Ratio and Proportion

Scheme of work: GCSE Foundation: Year 10: Term 1:

Prerequisite Knowledge

  • Solve problems involving the relative sizes of two quantities where missing values can be found by using integer multiplication and division facts
  • solve problems involving the calculation of percentages
  • solve problems involving unequal sharing and grouping using knowledge of fractions and multiples

Success Criteria

  • Use ratio notation, including reduction to the simplest form
  • express a multiplicative relationship between two quantities as a ratio
  • understand and use proportion as equality of ratios
  • relate ratios to fractions
  • express the division of a quantity into two parts as a ratio
  • apply ratio to real contexts and problems (such as those involving conversion, comparison, scaling, mixing, concentrations)
  • understand and use proportion as equality of ratios
  • solve problems involving direct and inverse proportion, including graphical and algebraic representations
  • understand that X is inversely proportional to Y is equivalent to X is proportional to 1/Y
  • construct and interpret equations that describe direct and inverse proportion

Key Concepts

  • Students need to visualise equivalents and ratios by categorising objects and breaking them down into smaller groups.
  • It is important to apply equivalent ratios when solving problems involving proportion. Including the use of the unitary method.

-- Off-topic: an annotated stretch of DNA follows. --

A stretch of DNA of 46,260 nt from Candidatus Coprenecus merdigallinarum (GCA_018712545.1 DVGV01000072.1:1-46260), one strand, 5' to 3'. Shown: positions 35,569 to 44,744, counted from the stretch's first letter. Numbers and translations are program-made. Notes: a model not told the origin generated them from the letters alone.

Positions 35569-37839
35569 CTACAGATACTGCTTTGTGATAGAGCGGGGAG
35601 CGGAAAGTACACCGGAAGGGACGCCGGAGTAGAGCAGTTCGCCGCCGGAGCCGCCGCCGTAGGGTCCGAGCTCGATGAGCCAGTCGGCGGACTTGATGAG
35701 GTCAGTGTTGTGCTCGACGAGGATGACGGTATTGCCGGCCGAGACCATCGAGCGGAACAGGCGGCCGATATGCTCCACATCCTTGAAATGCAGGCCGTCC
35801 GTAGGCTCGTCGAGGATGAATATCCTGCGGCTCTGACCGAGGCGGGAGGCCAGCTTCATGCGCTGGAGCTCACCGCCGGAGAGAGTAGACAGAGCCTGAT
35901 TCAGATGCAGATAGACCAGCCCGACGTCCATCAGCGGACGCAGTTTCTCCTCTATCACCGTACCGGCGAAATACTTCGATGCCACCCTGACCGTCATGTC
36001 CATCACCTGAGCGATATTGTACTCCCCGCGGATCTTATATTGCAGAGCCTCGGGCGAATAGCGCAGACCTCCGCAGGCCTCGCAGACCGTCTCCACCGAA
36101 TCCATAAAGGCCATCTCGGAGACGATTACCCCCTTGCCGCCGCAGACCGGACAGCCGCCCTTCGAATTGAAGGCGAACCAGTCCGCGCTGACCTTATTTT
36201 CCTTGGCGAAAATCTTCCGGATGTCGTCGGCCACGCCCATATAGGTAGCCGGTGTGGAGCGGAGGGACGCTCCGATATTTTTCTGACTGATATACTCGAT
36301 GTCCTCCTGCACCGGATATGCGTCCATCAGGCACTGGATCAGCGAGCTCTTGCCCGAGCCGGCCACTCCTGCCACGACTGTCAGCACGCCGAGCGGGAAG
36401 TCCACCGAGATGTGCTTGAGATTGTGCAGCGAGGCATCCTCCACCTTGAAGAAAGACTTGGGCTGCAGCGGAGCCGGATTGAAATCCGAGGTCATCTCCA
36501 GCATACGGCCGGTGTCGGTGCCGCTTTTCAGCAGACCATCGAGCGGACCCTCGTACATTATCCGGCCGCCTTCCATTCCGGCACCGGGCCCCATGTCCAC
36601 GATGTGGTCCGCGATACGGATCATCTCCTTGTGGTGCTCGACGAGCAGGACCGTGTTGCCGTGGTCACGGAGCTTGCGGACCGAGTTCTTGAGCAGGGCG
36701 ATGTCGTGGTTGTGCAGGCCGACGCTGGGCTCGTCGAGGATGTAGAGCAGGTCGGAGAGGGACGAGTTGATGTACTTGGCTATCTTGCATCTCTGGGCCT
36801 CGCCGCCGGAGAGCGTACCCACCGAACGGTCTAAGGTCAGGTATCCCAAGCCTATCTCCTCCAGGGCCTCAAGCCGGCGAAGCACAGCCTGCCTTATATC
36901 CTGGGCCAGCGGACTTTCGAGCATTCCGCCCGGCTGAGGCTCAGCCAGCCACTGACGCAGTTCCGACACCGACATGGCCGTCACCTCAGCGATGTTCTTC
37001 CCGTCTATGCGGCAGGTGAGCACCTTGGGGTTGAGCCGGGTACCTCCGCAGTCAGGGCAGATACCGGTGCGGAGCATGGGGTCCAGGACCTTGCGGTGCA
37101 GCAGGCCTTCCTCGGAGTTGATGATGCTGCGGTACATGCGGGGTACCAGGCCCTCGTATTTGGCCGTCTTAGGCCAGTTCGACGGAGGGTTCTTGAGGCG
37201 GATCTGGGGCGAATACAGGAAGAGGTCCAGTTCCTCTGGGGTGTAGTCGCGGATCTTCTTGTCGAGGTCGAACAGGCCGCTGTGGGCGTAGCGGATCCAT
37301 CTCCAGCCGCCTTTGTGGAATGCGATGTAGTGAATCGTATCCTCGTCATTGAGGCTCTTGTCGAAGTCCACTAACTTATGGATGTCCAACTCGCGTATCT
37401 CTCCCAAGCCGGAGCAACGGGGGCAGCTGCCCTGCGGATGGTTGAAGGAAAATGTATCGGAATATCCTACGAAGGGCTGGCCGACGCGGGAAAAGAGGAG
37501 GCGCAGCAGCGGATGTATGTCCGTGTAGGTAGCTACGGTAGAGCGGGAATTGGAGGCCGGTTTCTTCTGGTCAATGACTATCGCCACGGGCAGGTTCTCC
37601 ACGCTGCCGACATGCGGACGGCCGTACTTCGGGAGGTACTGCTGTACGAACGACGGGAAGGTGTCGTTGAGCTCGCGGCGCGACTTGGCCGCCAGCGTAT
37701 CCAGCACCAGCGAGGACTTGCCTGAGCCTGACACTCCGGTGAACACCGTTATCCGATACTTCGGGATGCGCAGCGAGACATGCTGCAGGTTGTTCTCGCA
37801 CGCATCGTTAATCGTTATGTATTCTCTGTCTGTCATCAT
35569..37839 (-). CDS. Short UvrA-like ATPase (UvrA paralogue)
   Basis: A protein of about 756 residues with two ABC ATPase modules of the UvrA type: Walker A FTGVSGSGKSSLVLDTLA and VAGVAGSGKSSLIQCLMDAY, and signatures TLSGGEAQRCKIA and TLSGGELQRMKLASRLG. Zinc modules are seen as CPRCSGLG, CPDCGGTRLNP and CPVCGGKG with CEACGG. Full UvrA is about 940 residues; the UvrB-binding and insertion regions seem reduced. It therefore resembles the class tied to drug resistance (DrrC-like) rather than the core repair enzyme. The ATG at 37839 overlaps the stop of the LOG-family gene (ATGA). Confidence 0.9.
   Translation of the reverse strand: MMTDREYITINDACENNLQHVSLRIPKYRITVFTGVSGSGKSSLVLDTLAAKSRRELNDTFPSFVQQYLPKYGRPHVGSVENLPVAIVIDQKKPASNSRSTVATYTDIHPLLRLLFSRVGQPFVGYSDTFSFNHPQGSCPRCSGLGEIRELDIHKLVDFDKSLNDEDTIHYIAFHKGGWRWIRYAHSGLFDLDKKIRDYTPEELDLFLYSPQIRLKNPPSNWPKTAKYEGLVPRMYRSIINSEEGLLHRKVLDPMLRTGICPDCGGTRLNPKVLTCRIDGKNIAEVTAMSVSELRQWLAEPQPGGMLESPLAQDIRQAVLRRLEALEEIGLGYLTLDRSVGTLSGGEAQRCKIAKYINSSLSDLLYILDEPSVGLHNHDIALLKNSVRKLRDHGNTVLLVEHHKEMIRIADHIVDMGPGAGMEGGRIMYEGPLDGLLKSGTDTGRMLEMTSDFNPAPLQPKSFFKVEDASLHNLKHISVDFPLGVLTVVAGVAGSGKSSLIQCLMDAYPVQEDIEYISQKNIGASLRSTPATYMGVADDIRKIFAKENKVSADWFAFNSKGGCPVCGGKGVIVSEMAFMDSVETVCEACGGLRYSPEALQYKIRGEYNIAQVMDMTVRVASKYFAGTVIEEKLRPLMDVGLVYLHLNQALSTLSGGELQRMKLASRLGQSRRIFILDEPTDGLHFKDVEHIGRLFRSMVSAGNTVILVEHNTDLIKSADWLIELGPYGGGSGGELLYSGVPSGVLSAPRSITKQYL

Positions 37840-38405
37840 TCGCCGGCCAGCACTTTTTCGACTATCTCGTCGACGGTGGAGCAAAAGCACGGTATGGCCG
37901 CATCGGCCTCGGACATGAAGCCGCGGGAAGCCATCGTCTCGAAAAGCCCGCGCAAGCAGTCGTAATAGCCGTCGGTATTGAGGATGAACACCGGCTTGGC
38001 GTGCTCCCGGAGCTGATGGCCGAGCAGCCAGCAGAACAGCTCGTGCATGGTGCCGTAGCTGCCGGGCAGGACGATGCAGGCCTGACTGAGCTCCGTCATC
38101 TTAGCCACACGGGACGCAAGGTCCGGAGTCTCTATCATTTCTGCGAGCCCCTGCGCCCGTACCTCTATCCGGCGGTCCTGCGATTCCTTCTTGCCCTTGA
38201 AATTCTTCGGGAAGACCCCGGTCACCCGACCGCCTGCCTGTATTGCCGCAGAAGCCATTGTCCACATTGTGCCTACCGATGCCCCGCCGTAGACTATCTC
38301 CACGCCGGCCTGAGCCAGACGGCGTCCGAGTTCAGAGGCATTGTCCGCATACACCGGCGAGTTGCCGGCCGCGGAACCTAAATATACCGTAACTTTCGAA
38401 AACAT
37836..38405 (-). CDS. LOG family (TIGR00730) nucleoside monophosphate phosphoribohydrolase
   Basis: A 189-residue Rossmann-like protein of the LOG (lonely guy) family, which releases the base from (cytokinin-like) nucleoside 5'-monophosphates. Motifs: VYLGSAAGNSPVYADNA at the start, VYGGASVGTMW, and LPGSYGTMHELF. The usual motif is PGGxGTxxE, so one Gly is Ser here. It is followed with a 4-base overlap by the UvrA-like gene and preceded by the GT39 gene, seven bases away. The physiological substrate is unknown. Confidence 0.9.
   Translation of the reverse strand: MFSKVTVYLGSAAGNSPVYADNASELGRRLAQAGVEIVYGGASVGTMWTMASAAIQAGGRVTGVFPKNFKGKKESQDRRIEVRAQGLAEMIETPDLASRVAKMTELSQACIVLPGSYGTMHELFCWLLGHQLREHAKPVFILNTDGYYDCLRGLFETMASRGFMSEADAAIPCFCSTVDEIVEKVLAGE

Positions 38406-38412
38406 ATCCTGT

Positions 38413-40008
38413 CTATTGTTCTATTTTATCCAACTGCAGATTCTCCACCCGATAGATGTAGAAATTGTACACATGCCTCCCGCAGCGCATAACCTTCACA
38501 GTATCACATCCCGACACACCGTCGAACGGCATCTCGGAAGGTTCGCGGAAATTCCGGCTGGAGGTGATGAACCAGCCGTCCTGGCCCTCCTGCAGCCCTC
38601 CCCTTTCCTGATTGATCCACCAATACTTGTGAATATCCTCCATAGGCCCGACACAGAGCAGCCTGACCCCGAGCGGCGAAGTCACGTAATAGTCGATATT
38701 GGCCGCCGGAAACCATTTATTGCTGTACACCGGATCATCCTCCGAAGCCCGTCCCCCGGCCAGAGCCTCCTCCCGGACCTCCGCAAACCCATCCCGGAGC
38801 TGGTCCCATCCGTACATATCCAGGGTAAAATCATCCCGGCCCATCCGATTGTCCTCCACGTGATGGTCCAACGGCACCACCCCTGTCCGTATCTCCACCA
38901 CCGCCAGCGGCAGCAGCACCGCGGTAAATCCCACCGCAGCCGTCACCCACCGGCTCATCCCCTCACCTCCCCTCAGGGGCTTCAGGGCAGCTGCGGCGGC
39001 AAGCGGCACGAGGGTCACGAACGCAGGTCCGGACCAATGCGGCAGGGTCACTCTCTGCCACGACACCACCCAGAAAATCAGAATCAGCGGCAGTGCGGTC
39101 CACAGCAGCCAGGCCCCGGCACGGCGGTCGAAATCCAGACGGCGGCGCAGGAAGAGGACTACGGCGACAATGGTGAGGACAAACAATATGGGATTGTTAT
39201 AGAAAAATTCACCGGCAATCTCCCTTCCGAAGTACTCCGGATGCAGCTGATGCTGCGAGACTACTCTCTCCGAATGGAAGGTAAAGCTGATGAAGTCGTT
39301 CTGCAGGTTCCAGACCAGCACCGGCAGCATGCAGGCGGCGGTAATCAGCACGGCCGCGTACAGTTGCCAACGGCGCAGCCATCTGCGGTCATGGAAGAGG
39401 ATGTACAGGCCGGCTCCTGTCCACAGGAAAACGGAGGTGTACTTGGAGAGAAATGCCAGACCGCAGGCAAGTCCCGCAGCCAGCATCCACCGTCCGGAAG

• To share amount given a ratio it is necessary to find the value of a single share.
  • When two or more measurements increase at a linear rate they are in direct proportion. Inverse proportion is when one increases at the same rate the other decreases.
  • The constant of proportionality, k, is used to define the rate at which two or more measures change.
  • Recognising the graphical representations of direct and indirect proportion is vital to understanding the relationship between two measurements.

Common Misconceptions

  • Ratio amounts are often confused with fractions involving the same digits. For instance, 2 : 3 is confused with 2⁄3 or 1 : 2 = 1⁄2.
  • When solving problems involving proportion students tend to struggle with forming a ratio. For instance, 3 apples cost 45p would form the ratio apples : cost.
  • When writing ratios into the form 1 : n students incorrectly assume that n has to be an integer or greater than 1.

Ratio and Proportion Resources

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